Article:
To me the premiership is just as rough.  You’re just as likely to get kicked.  There have been some great crunching tackles over the years along with the odd horror tackle.  What makes this place different is the fact that it is coupled with some of the best, most entertaining players in the world.  Add this unbelievable quality to the already tough tackling English game and you have the best league in the world.  The Barclays premier league.

The differences between the two divisions don’t end there.  Perhaps the biggest difference of all is the effect that the premier league has on the fans. For me this is massive.  My support for my football club never has and never will falter but as I’ve said, something just didn’t feel right last year.  There is a whole different feeling inside now.  An excitement that begins on a Sunday night just after Match of the day 2 has finished.  That living for next weekend feeling.  The visit of Arsenal or a trip to Chelsea.  These fixtures build up inside you like a trip to Peterborough just cannot manage. This is week in week out in the big league.  It’s a whole city once again talking about football in a constant all that we care about manner.  The guy flogging the Chronicle once again uses the back page stories rather than the front in his famous shriek across Northumberland Street.  No more waiting for the second scroll of score lines on soccer Saturday or the second page on the weekends classified football results.  How good does that feel?   We have once again traded young Maniche and a hopeless Steve Claridge for the smart knowledgeable, sometimes even funny views of Lineker, Hanson and our very own big Al.  We are well and truly back.  You can work every day of your life but until you get to where you want to be or you land that top job you just won’t be happy.  You will always want more.  The premier league is where I want to be.  It’s where our black and whites belong. We all want more, we all dream of more but being here, amongst the elite, is a hell of a start.

Our return to the premiership season started with a bit of a struggle at Old Trafford, but it wasn’t until Villa came to St James that we really knew that we were home.  The build up was there, the atmosphere was there, Toon Talk hit the shelves and all of this lead to one of the most memorable days at St James that I have experienced.  The 6-0 demolition helped a little too.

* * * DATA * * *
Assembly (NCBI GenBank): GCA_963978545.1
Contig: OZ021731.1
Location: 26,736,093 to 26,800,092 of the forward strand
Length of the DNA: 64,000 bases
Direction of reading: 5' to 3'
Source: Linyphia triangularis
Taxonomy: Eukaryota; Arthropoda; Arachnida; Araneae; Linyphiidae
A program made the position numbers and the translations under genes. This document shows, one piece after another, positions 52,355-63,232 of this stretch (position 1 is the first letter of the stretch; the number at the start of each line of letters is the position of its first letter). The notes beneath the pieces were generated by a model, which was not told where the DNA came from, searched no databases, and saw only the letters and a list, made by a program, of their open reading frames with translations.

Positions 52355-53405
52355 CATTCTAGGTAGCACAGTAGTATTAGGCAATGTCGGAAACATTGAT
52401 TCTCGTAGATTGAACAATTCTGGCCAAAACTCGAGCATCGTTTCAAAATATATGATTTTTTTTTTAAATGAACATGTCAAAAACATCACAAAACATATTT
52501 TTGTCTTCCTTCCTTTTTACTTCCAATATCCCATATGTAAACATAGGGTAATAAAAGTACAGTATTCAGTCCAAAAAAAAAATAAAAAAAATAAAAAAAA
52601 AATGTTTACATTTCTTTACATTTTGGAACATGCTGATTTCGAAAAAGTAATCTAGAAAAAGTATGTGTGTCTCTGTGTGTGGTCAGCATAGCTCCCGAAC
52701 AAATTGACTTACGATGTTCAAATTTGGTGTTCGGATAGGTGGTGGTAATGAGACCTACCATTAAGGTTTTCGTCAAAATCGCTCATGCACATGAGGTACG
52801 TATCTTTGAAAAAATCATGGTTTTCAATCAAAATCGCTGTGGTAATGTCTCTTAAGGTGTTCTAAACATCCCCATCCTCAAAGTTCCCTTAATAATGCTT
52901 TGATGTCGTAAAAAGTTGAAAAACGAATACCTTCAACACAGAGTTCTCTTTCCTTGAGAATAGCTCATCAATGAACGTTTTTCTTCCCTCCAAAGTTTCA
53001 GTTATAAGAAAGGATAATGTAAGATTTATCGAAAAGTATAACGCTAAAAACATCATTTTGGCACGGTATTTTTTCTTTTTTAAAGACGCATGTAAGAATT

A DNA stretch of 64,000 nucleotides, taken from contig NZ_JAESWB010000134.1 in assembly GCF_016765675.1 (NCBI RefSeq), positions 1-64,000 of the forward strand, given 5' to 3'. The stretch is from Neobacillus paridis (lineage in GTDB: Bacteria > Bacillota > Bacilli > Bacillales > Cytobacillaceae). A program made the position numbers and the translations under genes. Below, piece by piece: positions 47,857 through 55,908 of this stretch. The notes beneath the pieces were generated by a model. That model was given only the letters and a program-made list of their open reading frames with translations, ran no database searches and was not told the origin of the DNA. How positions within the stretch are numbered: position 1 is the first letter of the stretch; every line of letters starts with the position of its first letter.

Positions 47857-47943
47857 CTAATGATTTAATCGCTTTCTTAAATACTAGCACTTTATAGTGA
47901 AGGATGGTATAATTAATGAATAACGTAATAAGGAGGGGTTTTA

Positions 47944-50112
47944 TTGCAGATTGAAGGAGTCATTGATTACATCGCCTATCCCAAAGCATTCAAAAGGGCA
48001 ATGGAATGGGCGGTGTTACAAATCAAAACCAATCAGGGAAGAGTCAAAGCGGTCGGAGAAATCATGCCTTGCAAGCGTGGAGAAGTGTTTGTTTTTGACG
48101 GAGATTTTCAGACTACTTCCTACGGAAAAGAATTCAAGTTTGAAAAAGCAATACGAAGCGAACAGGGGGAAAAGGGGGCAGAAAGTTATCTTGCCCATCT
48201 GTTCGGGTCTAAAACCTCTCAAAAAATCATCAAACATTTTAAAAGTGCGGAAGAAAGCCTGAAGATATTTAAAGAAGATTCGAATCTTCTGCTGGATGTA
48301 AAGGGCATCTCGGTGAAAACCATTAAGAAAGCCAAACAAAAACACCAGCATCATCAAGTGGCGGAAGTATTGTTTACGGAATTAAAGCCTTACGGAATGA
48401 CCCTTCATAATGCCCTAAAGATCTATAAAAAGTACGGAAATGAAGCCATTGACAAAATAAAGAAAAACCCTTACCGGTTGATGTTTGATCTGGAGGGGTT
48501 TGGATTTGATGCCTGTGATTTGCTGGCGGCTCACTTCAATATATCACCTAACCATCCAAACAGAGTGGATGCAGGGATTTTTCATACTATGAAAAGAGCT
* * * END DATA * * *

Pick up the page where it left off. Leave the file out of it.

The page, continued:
In the last issue I followed up an almighty rant about “the statement” with a quite humbled opinion that we had not been affected by it too much.  This is still the case following the arrivals of a steady, rock at the back in Sol Campbell, the exiting Hatem Ben Arfa and the little known Chieke Tiote who for me has been outstanding.  Three bargain signings that have added massive quality and a little bit of depth to a squad already improved with the likes of Perch and Gosling.  The squad definitely doesn’t have the cannon fodder, relegation fight look about it.  We are definitely not just making up the numbers.

Despite this I still think we have missed a trick in not signing a quality front man.  As well as Andy Carroll has performed so far I think events in early home games against Blackpool and Stoke prove that he really does need a hand.  For me Kevin Nolan just doesn’t cut the mustard as a support striker in the big league.  I love the bloke.  I think his attitude and the way he plays are awesome for the club, I just feel it has to come from a deeper role.  I wouldn’t have both him and Joey in my starting eleven. They are slightly different types of player but it would be one or the other for me. Nolan just doesn’t have the pace or the guile to support our number 9 the way he needs to be supported.

By the time you are reading this we will all be in preparation for the visit of the mackems.  I don’t want to say too much on the matter but despite the ridiculous hike in ticket prices from a certain Mr Ashley we have to turn out and we just have to out shout, out scream and out play this horrible lot. The biggest day of the season is on the horizon.  Come on boys, do us proud. 

All in all it’s just great to be back.